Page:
The U.S. military sent two B-52 heavy bombers for a “routine mission” in the contested South China Sea on Tuesday, just days after Defense Secretary Jim Mattis lambasted Beijing’s continued militarization of its outposts in the strategic waterway.
The U.S. Pacific Air Forces, which oversees operations in the region, told The Japan Times that the two nuclear-capable bombers departed a navy facility on Diego Garcia in the Indian Ocean for training “in the vicinity of the South China Sea” prior to returning to Diego Garcia.
The exact location of the training mission was unclear, as the U.S. military does not discuss specifics for operational security reasons, but Aircraft Spots, a Twitter account that tracks aircraft and U.S. Air Force flights, tweeted a photo of a flight path that showed the bombers had passed near or over the disputed Spratly island chain.
CNN, quoting a U.S. government source with knowledge of the flyover, said both B-52s had been instructed to fly about 20 miles (32 km) from the islands.
Chinese Foreign Ministry spokeswoman Hua Chunying said Wednesday that she hoped the U.S. could clarify whether it thought sending “this type of offensive weapon” to the South China Sea counted as militarization.
The U.S. should stop hyping up the issue of militarization and provoking trouble, she added.
“Running amuck is risky,” Hua said.
“China won’t be scared by any so-called military ship or aircraft, and we will only even more staunchly all necessary steps to defend the country’s sovereignty and security, to protect the peace and stability of the South China Sea region.”
Beijing has built up a series of military outposts in the South China Sea, which includes vital sea lanes through which about $3 trillion in global trade passes each year. The Philippines, Vietnam, Malaysia, Taiwan and Brunei have overlapping claims.
As part of what experts call a concerted bid to cement de facto control of the South China Sea, Beijing has built up seven man-made islets in the Spratlys, with three — Fiery Cross, Subi and Mischief reefs — all boasting military-grade airfields. Last month, the Chinese Air Force landed bombers on Woody Island in the disputed Paracel archipelago, north of the Spratlys, as part of a training exercise. Satellite images taken May 12 showed China also appeared to have deployed truck-mounted surface-to-air missiles or anti-ship cruise missiles at Woody, while anti-ship cruise missiles and anti-air missiles were also placed on its largest bases in the Spratlys.
All of these moves came despite a 2015 pledge by Chinese President Xi Jinping not to further militarize the islets.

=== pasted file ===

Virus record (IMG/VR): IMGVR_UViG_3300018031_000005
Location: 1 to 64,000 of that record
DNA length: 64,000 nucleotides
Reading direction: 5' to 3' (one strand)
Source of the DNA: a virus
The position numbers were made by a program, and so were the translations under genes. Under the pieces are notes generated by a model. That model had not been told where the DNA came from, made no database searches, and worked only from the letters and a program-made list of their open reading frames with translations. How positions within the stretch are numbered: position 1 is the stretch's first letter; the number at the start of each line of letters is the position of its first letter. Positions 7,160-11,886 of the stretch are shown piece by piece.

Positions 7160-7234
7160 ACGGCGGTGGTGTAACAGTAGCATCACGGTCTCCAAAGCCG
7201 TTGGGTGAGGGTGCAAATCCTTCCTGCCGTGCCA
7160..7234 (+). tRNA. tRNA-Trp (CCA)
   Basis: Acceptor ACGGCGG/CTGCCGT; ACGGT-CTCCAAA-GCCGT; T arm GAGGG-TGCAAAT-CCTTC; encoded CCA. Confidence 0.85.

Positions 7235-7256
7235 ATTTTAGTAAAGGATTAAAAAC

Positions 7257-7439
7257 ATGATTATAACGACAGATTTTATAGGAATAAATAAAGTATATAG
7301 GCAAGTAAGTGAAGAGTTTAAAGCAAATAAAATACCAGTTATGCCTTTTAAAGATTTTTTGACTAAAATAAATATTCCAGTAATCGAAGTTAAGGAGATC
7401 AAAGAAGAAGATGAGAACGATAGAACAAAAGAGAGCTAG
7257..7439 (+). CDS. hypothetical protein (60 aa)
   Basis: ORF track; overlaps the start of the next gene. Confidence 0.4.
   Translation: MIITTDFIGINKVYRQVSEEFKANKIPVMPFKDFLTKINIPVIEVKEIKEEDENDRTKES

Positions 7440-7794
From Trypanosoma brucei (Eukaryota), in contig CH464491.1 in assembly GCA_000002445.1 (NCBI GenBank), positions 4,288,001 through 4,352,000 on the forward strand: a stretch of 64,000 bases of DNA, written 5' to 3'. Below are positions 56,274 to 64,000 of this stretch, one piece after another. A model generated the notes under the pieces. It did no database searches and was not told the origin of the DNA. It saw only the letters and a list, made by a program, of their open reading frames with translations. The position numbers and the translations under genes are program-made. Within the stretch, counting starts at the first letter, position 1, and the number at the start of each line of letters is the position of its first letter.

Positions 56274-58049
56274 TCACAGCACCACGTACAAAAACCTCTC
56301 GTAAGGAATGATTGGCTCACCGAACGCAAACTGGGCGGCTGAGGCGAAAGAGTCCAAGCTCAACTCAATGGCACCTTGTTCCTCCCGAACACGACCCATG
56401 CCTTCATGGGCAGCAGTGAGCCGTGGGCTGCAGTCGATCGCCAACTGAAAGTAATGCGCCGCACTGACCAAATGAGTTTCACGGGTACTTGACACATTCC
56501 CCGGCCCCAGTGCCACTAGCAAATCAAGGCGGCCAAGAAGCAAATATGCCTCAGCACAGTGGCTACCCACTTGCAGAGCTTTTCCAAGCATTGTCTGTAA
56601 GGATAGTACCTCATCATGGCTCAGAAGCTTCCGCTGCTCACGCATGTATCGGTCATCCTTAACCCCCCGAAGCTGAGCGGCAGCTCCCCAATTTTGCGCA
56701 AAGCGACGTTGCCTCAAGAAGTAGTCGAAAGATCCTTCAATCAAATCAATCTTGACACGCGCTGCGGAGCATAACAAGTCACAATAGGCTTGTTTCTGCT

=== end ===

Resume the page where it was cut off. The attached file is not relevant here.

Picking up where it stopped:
Washington has blasted Beijing for the moves, fearing the outposts could be used to restrict free movement in the waterway, and has conducted a number of so-called freedom of navigation operations (FONOPs) in the area. It has also flown bombers on training missions over the South China Sea, with the most recent known operation taking place in late April.
Tuesday’s flyover came after Mattis, speaking at the Shangri-La Dialogue regional security forum on Saturday, called Beijing out over its militarization of the islands, accusing China of “intimidation and coercion” in the region, and making clear that the U.S. “is in the Indo-Pacific to stay.”
He said the Trump administration’s recent decision to rescind an invite to China for a multinational naval exercise this summer was an “initial response” to Beijing’s activity in the South China Sea. The U.S. defense chief called Washington’s action a “relatively small consequence,” adding that he believed there could be “much larger consequences in the future.”
Speaking at the Singapore conference, He Lei, of the Chinese People’s Liberation Army’s Academy of Military Sciences, said Beijing has every right to continue to militarize its islets in the South China Sea.
“It is China’s sovereign and legal right for China to place our army and military weapons there. We see any other country that tries to make noise about this as interfering in our internal affairs,” He said.
Last week, the Pentagon ratcheted up rhetoric about the militarization of the islands, even as the Trump administration looks to China for cooperation on the North Korean nuclear issue.
Asked by a reporter about the U.S. ability to “blow apart” one of the man-made islets, Lt. Gen. Kenneth McKenzie, director of the Joint Staff, was sanguine.
“I would just tell you that the United States military has had a lot of experience in the Western Pacific taking down small islands,” McKenzie said, making reference to U.S. amphibious landings and the capture of Japanese-held islands during World War II.
In a commentary, China’s state-run Global Times took aim at McKenzie’s remarks, saying that Beijing, too, “has the ability to destroy any source of attack that threatens to strike a Chinese island, including destroying supportive maritime platforms and military bases.”
“What does it mean to destroy a Chinese island?” the stridently nationalist tabloid wrote. “It is a declaration of war on China. We do not believe the U.S. government would dare to attempt such folly against a nuclear power, although the current administration is pretty much a bigger showoff than its predecessors.”